To the world's largest entertainment companies, the controversial Kazaa file-sharing network is Public Enemy No. 1--a wildly popular source of free, downloadable music and movies.
But to Lions Gate Entertainment, an independent film studio based in Marina del Rey, Kazaa is the means to a more profitable end. Breaking ranks with mainstream Hollywood, the company is using Kazaa to promote its big fall film through the Internet--with the financial help of Microsoft Corp.
Kazaa's software connects tens of millions of users to one another's computers through the Internet, enabling them to easily find and copy digital songs, movies, games and other files. Major film and record companies call it the online equivalent of shoplifting, and they are seeking an injunction against Kazaa from a federal judge in Los Angeles.
Lions Gate faces the same piracy problem, with unauthorized copies of the film "Frailty," episodes of the TV program "The Dead Zone" and many of its other productions freely available on Kazaa. Nevertheless, it has been using the network to distribute up to 10,000 trailers each day for its forthcoming film "The Rules of Attraction," a satirical look at sex and drugs on an affluent college campus.
There's no direct relationship between Lions Gate and Kazaa. Instead, Kazaa users are being steered to the "Attraction" trailer by Altnet, a Los Angeles-based service that helps copyright holders deliver files securely over the Kazaa network.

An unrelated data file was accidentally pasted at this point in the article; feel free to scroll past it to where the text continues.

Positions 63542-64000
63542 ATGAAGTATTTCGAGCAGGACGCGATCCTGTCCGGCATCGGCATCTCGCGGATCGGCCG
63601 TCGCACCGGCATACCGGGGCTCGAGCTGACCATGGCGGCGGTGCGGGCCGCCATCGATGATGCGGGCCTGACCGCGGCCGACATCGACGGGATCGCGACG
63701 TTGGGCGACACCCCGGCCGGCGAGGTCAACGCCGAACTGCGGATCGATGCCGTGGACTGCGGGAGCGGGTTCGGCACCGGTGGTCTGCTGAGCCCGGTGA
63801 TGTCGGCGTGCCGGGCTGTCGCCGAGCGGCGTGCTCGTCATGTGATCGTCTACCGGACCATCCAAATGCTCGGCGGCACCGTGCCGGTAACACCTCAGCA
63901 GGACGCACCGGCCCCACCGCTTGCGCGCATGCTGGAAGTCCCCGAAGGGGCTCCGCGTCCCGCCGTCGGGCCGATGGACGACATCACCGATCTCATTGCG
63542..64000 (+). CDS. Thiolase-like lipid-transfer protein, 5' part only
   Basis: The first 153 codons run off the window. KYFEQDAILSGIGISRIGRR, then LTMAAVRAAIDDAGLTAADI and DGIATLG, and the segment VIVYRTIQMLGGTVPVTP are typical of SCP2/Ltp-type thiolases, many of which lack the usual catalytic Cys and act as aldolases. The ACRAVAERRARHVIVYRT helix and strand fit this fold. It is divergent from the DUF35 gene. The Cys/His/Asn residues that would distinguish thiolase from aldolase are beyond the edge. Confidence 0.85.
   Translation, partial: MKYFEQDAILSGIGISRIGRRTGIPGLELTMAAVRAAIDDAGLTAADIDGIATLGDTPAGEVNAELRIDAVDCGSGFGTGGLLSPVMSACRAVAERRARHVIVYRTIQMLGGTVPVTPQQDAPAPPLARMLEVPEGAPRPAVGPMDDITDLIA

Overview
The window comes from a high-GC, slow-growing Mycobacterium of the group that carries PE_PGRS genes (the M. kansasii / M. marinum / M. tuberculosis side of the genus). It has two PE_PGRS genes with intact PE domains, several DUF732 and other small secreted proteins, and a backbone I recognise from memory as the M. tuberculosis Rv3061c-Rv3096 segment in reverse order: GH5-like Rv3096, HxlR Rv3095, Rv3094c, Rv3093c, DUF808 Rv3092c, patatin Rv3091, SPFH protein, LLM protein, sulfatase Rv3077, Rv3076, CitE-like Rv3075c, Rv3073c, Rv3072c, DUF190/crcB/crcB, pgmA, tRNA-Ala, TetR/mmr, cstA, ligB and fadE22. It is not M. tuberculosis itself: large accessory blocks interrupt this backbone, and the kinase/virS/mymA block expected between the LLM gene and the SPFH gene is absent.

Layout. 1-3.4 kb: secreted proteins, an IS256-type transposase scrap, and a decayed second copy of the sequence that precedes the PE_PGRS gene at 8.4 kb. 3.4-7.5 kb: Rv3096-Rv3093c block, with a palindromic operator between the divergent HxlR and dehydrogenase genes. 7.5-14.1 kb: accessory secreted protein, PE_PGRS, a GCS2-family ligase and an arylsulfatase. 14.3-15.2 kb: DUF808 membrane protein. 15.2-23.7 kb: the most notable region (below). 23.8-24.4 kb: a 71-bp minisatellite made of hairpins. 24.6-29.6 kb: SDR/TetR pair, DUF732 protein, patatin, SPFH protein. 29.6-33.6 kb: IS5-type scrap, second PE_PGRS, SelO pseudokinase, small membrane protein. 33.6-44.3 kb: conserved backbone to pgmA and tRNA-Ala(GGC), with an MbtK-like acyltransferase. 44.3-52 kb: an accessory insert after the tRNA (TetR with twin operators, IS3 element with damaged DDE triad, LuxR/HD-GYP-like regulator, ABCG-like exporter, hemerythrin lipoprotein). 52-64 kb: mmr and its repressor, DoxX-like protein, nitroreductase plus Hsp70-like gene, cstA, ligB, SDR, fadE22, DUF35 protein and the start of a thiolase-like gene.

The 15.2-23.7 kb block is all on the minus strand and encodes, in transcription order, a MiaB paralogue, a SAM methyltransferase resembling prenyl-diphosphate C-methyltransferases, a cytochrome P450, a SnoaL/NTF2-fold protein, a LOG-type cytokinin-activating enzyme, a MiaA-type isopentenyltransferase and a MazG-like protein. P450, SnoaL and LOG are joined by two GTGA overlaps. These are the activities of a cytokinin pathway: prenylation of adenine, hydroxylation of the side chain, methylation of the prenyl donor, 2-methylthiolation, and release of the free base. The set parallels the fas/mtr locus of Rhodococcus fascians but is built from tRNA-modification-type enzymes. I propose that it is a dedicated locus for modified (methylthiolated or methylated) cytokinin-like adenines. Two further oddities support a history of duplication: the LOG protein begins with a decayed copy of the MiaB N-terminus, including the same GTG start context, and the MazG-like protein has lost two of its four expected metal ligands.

Nor is Lions Gate paying Altnet for its services, said Tom DeLuca, Lions Gate's vice president of new media. The undisclosed tab is being picked up by Microsoft, which provided the software Lions Gate used to digitize the trailer.
"You can't ignore these networks," DeLuca said. "The audience for 'Rules of Attraction,' they're the ones on the peer-to-peer networks."
Altnet's pitch to entertainment companies is simple: It offers cheap distribution while deterring piracy. By relying on Kazaa users to transmit more than 90% of its files to other users, Altnet can distribute files virtually for free. And by wrapping those files in electronic locks, it can protect against piracy and give copyright owners a way to demand payment.
To Lions Gate, using Altnet is a form of counterattack. "We know that piracy is a problem, and this is our move to try to take control of the situation," DeLuca said.
Microsoft declined to comment about its dealings with Altnet, a subsidiary of Brilliant Digital Entertainment of Woodland Hills. Altnet also is partly owned by Joltid, a company owned by the developers of Kazaa's network.
The major studios and record companies have kept their distance from Altnet, in part because they don't want to complicate their lawsuit against the companies that created and maintain Kazaa. Kazaa's backers are trying to convince U.S. District Judge Stephen V. Wilson that the network has a substantial legitimate use, which is a defense against contributory copyright infringement.
About 35 other companies have used Altnet to distribute independent label music, games, software programs, adult content and promotional material through Kazaa, said Kevin Bermeister, chief executive of Brilliant and Altnet.
Kazaa and Altnet collect a small fee each time one of these files is downloaded, and Altnet also makes money by placing files on the network and earning commissions when they are purchased.
About 150,000 secure music and video files are being delivered daily with Altnet's assistance, Bermeister said. Only 1.5% to 2% of the free downloads are being converted to purchases.